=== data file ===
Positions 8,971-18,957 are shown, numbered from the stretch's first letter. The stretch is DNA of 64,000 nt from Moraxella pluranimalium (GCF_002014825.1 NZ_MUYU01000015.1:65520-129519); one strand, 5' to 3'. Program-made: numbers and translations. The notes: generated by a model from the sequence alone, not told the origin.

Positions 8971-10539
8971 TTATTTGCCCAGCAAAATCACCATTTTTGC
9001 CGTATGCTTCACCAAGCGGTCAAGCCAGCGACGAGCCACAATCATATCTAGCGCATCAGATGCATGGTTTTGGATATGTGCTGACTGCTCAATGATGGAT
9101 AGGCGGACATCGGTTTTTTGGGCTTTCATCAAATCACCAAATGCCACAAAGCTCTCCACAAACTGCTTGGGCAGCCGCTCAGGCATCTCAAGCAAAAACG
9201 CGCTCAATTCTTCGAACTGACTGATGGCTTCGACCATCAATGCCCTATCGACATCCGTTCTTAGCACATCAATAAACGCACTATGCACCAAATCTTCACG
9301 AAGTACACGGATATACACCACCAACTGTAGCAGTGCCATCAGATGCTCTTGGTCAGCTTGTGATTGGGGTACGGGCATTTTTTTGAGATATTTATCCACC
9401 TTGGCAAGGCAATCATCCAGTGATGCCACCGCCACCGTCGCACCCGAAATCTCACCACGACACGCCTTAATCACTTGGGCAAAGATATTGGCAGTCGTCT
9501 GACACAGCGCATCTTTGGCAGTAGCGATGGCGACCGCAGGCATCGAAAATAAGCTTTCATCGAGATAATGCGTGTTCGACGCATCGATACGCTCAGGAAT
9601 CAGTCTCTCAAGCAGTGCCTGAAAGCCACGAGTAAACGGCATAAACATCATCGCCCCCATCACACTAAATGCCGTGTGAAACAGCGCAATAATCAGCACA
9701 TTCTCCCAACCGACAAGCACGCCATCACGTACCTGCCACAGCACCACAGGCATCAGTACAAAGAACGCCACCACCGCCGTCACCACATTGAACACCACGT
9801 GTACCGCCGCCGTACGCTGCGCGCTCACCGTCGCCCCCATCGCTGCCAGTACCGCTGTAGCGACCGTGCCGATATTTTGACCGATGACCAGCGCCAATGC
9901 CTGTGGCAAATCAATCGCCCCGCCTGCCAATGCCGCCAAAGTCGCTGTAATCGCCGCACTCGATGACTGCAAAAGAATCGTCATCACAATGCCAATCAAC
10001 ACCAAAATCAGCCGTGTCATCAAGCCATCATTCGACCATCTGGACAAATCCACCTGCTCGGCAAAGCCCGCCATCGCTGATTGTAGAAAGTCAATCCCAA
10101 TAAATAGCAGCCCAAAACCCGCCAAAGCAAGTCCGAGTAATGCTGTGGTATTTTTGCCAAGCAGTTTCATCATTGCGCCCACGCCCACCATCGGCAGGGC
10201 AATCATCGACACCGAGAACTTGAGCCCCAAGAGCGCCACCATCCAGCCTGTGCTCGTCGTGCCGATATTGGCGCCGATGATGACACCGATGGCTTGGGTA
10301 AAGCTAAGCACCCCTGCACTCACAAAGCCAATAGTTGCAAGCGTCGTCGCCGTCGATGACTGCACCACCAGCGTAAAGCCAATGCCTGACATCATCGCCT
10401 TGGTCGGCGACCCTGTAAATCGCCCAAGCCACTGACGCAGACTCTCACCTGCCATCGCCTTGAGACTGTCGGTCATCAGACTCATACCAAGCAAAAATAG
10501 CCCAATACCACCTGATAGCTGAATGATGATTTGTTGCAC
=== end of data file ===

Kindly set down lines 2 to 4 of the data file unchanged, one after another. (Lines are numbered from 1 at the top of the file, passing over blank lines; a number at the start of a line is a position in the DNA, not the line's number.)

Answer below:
Positions 8971-10539
8971 TTATTTGCCCAGCAAAATCACCATTTTTGC
9001 CGTATGCTTCACCAAGCGGTCAAGCCAGCGACGAGCCACAATCATATCTAGCGCATCAGATGCATGGTTTTGGATATGTGCTGACTGCTCAATGATGGAT